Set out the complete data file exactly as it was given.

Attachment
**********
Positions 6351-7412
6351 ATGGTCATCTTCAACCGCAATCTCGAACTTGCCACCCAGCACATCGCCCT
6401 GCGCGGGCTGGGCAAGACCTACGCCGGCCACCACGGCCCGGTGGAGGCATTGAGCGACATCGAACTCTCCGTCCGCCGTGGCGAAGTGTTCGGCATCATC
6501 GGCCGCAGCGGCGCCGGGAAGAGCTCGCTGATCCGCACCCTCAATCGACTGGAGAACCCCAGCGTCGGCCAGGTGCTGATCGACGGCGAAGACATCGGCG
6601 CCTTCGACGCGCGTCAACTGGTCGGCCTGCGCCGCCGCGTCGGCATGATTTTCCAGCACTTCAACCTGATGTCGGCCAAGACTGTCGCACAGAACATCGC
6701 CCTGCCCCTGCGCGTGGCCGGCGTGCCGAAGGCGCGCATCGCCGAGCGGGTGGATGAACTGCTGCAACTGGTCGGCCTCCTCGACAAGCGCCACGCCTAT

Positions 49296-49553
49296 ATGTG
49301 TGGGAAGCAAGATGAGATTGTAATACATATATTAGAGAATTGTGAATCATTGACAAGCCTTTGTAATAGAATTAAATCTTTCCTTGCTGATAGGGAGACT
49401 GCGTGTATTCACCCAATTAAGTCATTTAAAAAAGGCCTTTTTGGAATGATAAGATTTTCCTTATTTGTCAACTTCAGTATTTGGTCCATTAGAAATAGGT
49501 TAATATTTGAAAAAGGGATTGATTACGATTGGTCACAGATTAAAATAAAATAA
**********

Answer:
Positions 6351-7412
6351 ATGGTCATCTTCAACCGCAATCTCGAACTTGCCACCCAGCACATCGCCCT
6401 GCGCGGGCTGGGCAAGACCTACGCCGGCCACCACGGCCCGGTGGAGGCATTGAGCGACATCGAACTCTCCGTCCGCCGTGGCGAAGTGTTCGGCATCATC
6501 GGCCGCAGCGGCGCCGGGAAGAGCTCGCTGATCCGCACCCTCAATCGACTGGAGAACCCCAGCGTCGGCCAGGTGCTGATCGACGGCGAAGACATCGGCG
6601 CCTTCGACGCGCGTCAACTGGTCGGCCTGCGCCGCCGCGTCGGCATGATTTTCCAGCACTTCAACCTGATGTCGGCCAAGACTGTCGCACAGAACATCGC
6701 CCTGCCCCTGCGCGTGGCCGGCGTGCCGAAGGCGCGCATCGCCGAGCGGGTGGATGAACTGCTGCAACTGGTCGGCCTCCTCGACAAGCGCCACGCCTAT

Positions 49296-49553
49296 ATGTG
49301 TGGGAAGCAAGATGAGATTGTAATACATATATTAGAGAATTGTGAATCATTGACAAGCCTTTGTAATAGAATTAAATCTTTCCTTGCTGATAGGGAGACT
49401 GCGTGTATTCACCCAATTAAGTCATTTAAAAAAGGCCTTTTTGGAATGATAAGATTTTCCTTATTTGTCAACTTCAGTATTTGGTCCATTAGAAATAGGT
49501 TAATATTTGAAAAAGGGATTGATTACGATTGGTCACAGATTAAAATAAAATAA